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Foreign investors, who once joined with confident Americans in a wave of spectacular acquisitions and business spending that helped power the 1990’s economic boom, are now turning cautious about the United States economy. That is compounding the current weakness and making it harder to achieve a robust recovery from last year’s recession.

With fresh acquisitions almost nil, foreign direct investment in the United States — the technical name for acquiring a company or establishing one — plummeted last year to $124 billion and started out this year at an even slower pace, the Commerce Department reports. That is down from a peak of $301 billion in 2000.

Companies from abroad, after a big expansion here in the last two decades, now have a large enough presence in the American corporate sector to strengthen or weaken the economy by their behavior. The hope among economists was that they would renew their spending this year, given all the expectations of a rapid recovery and the bargain prices at which many companies, particularly in the high technology sector, could be purchased. But it has not happened.

“Foreigners were on the verge of investing again, until their confidence was upended by the corporate scandals and the slide in the stock market,” said Mark M. Zandi, the chief economist at Economy.com, a research firm. “And now they cannot get financing and their own economies back home are weakening.”

The steep falloff in foreign direct investment to set up shop in the United States contributed to an even more critical decline in capital investment by foreigners to expand or re-equip their operations here. That spending is off 15 to 20 percent, according to estimates by Joseph P. Quinlan, a global economist at

Morgan Stanley, from its peak of $136 billion in 1999.

“The Europeans in particular came headlong into the American market with spectacular acquisitions and huge capital outlays for expansions that have not paid off,” Mr. Quinlan said. “After that experience they are going to tiptoe back.”

Foreign companies did not just seek out existing American enterprises to take over. They also put up new factories and offices and spent constantly to expand their operations here, rapidly increasing their contribution to the nation’s economic growth. Europeans led the charge in the 1990’s but the Japanese, despite a long period of stagnation at home, were not far behind.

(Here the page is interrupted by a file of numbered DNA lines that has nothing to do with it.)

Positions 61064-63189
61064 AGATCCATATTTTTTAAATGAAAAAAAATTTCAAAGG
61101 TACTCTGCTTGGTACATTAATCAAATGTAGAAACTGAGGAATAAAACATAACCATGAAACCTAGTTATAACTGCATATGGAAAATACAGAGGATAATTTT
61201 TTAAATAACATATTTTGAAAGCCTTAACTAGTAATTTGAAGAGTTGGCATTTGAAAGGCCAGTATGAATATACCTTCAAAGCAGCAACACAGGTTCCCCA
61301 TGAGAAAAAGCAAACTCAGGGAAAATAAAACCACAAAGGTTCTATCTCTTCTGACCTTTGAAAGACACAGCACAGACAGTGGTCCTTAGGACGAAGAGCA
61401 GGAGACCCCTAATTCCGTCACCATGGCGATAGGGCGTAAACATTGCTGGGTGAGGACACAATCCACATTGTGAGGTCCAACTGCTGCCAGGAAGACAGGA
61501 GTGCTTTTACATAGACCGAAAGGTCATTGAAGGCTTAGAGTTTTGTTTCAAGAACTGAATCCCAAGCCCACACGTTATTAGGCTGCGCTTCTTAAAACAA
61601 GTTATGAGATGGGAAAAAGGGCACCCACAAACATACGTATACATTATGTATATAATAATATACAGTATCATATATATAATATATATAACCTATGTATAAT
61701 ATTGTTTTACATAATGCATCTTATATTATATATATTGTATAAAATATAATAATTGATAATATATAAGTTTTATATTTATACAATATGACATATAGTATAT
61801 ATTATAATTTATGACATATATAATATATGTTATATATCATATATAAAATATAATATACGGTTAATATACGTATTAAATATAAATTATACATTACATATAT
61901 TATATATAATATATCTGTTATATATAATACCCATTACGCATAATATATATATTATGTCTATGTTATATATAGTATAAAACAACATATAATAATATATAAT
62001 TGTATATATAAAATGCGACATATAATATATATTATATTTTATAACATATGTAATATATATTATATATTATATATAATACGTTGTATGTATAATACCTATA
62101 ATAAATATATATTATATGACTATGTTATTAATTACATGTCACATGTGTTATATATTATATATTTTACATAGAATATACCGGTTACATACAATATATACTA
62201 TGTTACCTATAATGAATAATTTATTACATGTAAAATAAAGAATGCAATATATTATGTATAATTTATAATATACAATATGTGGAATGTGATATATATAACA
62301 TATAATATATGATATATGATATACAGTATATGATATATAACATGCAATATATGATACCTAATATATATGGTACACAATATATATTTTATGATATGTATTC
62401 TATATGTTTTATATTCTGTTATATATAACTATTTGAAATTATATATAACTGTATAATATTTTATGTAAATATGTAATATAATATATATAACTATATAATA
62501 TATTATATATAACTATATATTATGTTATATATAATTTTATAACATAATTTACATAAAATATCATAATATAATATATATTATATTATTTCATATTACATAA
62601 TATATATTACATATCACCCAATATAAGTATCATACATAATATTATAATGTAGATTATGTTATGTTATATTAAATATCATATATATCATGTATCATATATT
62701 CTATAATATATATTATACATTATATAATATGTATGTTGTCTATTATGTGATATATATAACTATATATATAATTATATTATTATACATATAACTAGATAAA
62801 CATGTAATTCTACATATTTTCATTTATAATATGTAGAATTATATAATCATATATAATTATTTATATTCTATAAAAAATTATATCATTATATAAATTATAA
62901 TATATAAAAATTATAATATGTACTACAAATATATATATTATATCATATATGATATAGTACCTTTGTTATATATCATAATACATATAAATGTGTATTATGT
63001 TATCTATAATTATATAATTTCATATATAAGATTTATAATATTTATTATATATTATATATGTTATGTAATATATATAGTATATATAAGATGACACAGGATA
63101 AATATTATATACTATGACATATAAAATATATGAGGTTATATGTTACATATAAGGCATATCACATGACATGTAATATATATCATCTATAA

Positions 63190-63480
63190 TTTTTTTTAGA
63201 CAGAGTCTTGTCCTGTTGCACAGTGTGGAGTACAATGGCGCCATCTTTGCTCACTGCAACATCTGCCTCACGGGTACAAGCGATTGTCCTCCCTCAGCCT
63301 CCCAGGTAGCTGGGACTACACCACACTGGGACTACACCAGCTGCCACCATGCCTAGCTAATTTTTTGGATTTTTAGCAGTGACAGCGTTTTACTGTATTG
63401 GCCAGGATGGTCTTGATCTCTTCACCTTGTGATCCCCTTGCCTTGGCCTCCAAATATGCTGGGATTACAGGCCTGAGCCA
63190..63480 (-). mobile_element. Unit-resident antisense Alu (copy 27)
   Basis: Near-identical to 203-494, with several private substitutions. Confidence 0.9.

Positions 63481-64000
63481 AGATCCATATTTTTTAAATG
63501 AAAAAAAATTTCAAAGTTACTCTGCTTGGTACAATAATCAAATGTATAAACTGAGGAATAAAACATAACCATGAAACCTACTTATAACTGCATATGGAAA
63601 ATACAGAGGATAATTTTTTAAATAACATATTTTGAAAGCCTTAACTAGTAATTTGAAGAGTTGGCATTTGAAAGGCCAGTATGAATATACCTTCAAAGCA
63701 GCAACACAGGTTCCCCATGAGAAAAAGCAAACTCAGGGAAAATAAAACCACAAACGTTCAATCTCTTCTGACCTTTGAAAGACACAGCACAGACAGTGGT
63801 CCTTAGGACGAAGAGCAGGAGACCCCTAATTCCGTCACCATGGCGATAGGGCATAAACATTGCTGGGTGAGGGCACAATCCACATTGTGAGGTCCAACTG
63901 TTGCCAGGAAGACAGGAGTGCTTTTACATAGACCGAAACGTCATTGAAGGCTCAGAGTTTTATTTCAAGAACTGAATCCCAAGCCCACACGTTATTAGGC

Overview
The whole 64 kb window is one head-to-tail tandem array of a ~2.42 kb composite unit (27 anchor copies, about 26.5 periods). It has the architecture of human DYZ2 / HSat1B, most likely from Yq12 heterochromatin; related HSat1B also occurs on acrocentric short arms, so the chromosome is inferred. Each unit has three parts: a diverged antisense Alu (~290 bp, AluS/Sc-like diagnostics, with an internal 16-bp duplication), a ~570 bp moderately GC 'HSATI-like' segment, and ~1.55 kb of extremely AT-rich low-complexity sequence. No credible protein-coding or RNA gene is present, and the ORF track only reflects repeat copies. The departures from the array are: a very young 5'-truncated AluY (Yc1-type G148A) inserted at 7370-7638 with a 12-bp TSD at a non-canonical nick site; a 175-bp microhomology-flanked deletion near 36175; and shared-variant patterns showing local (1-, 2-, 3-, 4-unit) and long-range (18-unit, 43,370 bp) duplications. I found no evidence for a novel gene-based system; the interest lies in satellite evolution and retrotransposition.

No aspect of the American economy is more vital for the recovery than capital investment, which is the spending for new factories, machinery, computers, offices, desks and all the other tools of production that contribute to economic expansion. Capital spending generates jobs and income as these tools of production are made and used. Such investments by foreigners have nearly doubled since 1986 as a percentage of total capital spending in the United States.

But now — instead of bucking the tide, as the Japanese often did in the 1980’s by outspending their American rivals — most foreign companies are pulling back in step with their hosts. And foreign companies seem even less likely these days to take chances than American companies battered by the collapse of the technology boom and the corporate scandals. “That makes the recovery tentative at best,” Mr. Zandi, the economist, said.

The Random House division of Bertelsmann, the German media giant, is entering a no-investment mode. A new $300 million headquarters building at Broadway and West 56th Street in Manhattan will be ready for occupancy in the fall, and a warehouse in Crawfordsville, Ind., is being turned into a high-technology distribution center for children’s books, at a cost of $100 million.

But once that is done, capital spending plans will be on hold. “We have what we need,” said Stuart Applebaum, a Random House spokesman.

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Sony Corporation, whose acquisitions of Columbia Pictures and CBS Records in the 1980’s helped to stir a furor over what some American commentators described as the imperial ambitions of Japan Inc., is far less aggressive today. With its home economy in recession, Sony has slashed capital spending by 40 percent worldwide in the last two years and has closed 15 factories, two of them in the United States.

“We are investing less here,” Greg Dvorken, a Sony official, said, adding hopefully, “but more strategically.”